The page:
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Canada, Ontario

The economy and green industry

Since 2004, Ontario has lost over 200,000 jobs in the manufacturing and auto sector alone. It was not until the virtual collapse of the United States financial sector did Ontarians realize that we had an economic crisis at hand and that job security that labour unions have bargained for is nothing more than a sham. In an economic crisis, very few jobs, if any, are recession proof, nor does “job security” help if a company or an industry collapses.

While bailouts and spending on saving the existing economic sectors are the most popular thing for a Government to do during an economic, Ontario needs to look towards other options. One of these options would be the creation and/or expansion of the Green Energy Sector.

In a way, creating and/or expanding the green energy sector would be a simpler task than most Ontarians would believe. The reason for this is due to the fact that there are many green corporations around the world that are Canadian, but were forced out of Canada as they had no reason to stay here. If the Government of Ontario were to provide incentives and huge infrastructure spending for these corporations, these green companies would have a strong motive for moving back to Canada.

Premier Dalton McGuinty announced about a month that the Government of Ontario was providing funding for approximately 50,000 “green-collar” jobs. This can be considered the first step in the right direction for the McGuinty Liberals who have had the appearance of sitting on their hands while several hundred thousand jobs were being lost. To many, this move was too little, too late. One could speculate that if these “green-collar” jobs were introduced on mass as early as 2004, there would be a decreased number of job losses. In fact, one would think that it would make common sense if McGuinty’s goal should have been to aim for the several hundreds of thousands of jobs that have been lost since the Liberals became the governing party in 2003.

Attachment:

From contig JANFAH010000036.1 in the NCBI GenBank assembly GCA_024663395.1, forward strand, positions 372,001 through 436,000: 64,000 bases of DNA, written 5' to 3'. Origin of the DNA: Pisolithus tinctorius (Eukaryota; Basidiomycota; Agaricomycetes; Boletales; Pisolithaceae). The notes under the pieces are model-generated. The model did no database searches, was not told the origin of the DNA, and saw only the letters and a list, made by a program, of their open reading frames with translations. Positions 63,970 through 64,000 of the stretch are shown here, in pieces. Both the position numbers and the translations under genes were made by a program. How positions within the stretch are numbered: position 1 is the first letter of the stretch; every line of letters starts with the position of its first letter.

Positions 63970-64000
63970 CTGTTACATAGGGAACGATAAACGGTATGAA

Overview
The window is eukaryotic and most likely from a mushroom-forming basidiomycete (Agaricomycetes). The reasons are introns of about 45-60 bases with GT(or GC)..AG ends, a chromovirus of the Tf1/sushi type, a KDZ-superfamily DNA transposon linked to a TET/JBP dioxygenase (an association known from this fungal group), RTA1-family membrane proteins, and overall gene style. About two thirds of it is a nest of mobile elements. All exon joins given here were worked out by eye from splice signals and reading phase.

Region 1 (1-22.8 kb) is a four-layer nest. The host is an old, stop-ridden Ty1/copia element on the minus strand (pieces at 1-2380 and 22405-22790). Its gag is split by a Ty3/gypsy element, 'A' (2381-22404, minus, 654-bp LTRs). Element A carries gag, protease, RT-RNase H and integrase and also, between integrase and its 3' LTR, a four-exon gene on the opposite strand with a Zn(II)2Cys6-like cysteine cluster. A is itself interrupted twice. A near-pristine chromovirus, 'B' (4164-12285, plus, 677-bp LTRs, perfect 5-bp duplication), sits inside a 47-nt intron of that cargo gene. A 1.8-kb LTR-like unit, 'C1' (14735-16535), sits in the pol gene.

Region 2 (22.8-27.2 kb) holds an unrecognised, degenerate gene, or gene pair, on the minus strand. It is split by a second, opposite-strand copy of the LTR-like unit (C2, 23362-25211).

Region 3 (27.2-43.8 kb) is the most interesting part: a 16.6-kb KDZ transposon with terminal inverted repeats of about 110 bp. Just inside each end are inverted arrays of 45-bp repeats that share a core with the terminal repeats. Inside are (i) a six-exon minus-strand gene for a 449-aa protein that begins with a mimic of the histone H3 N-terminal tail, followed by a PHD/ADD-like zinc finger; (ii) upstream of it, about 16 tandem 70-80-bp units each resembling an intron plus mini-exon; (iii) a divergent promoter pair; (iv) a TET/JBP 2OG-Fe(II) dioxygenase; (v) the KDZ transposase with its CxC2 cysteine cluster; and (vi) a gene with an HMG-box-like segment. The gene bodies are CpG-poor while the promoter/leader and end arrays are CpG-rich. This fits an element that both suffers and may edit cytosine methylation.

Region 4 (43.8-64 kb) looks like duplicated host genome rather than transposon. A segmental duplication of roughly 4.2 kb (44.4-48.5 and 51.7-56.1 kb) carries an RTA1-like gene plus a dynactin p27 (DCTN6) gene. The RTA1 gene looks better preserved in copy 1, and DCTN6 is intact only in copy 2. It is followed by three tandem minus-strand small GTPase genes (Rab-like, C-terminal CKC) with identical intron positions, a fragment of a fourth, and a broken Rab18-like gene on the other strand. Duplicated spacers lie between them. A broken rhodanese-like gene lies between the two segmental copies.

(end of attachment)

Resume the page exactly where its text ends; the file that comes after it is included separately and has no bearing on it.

The bulk of McGuinty’s green economic plan is the Green Energy Act. While it the first of its kind in Canada and does set Ontario towards a greener future and economy, it also continues the Government’s Nuclear energy plan. The main issue is not that nuclear is environmentally damaging in the long-run, but that the cost to our finances and economy is high. To this day, Ontarians are still paying off the debt incurred as a result of the construction and operation of these nuclear power plants. If McGuinty continues with his policy of constructing new plants or the reconstruction of nuclear generators will mean that generations of Ontarians would be paying for these costs.

Think about it for a moment. For the last 20 some odd years, Germany has been developing and constructing a green energy system. Combine all their renewable energy generation together, one will find that they produce as much energy as Ontario’s nuclear plants, which power about 50% of our energy usage. The total area of Germany is smaller than that of Ontario. As well, Ontario’s landscape is much more diverse. Imagine the possibilities of constructing such a system. The sky is truly the limit. Our capacity to produce renewable energy would be greater than that of our nuclear power plants, and at a much lower cost.

We as Ontarians need to realize that a green plan does not mean a carbon tax here or there, or will cost us an arm and a leg, but an opinion that will rewarding to both our environment and our economy.

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